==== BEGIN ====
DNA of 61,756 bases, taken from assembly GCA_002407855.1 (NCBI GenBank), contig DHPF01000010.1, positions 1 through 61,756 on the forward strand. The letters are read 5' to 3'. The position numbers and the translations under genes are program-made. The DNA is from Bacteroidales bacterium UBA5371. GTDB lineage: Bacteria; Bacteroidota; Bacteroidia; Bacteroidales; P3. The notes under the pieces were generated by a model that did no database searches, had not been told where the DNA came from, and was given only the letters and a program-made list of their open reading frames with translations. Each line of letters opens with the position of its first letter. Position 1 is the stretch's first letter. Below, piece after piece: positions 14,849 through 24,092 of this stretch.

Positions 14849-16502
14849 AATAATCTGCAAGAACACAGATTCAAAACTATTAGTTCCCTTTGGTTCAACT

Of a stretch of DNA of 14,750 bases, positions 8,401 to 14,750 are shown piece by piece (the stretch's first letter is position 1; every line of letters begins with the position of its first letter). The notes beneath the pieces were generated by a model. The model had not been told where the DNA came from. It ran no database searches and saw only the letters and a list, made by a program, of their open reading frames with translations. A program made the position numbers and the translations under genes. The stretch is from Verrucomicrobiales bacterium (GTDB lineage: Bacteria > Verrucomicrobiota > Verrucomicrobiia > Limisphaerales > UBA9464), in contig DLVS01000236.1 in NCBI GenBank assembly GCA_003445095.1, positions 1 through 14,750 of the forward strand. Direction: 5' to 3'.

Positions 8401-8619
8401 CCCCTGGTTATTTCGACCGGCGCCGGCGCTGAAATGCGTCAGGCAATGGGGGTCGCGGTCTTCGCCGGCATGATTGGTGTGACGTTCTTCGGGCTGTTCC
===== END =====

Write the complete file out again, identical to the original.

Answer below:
DNA of 61,756 bases, taken from assembly GCA_002407855.1 (NCBI GenBank), contig DHPF01000010.1, positions 1 through 61,756 on the forward strand. The letters are read 5' to 3'. The position numbers and the translations under genes are program-made. The DNA is from Bacteroidales bacterium UBA5371. GTDB lineage: Bacteria; Bacteroidota; Bacteroidia; Bacteroidales; P3. The notes under the pieces were generated by a model that did no database searches, had not been told where the DNA came from, and was given only the letters and a program-made list of their open reading frames with translations. Each line of letters opens with the position of its first letter. Position 1 is the stretch's first letter. Below, piece after piece: positions 14,849 through 24,092 of this stretch.

Positions 14849-16502
14849 AATAATCTGCAAGAACACAGATTCAAAACTATTAGTTCCCTTTGGTTCAACT

Of a stretch of DNA of 14,750 bases, positions 8,401 to 14,750 are shown piece by piece (the stretch's first letter is position 1; every line of letters begins with the position of its first letter). The notes beneath the pieces were generated by a model. The model had not been told where the DNA came from. It ran no database searches and saw only the letters and a list, made by a program, of their open reading frames with translations. A program made the position numbers and the translations under genes. The stretch is from Verrucomicrobiales bacterium (GTDB lineage: Bacteria > Verrucomicrobiota > Verrucomicrobiia > Limisphaerales > UBA9464), in contig DLVS01000236.1 in NCBI GenBank assembly GCA_003445095.1, positions 1 through 14,750 of the forward strand. Direction: 5' to 3'.

Positions 8401-8619
8401 CCCCTGGTTATTTCGACCGGCGCCGGCGCTGAAATGCGTCAGGCAATGGGGGTCGCGGTCTTCGCCGGCATGATTGGTGTGACGTTCTTCGGGCTGTTCC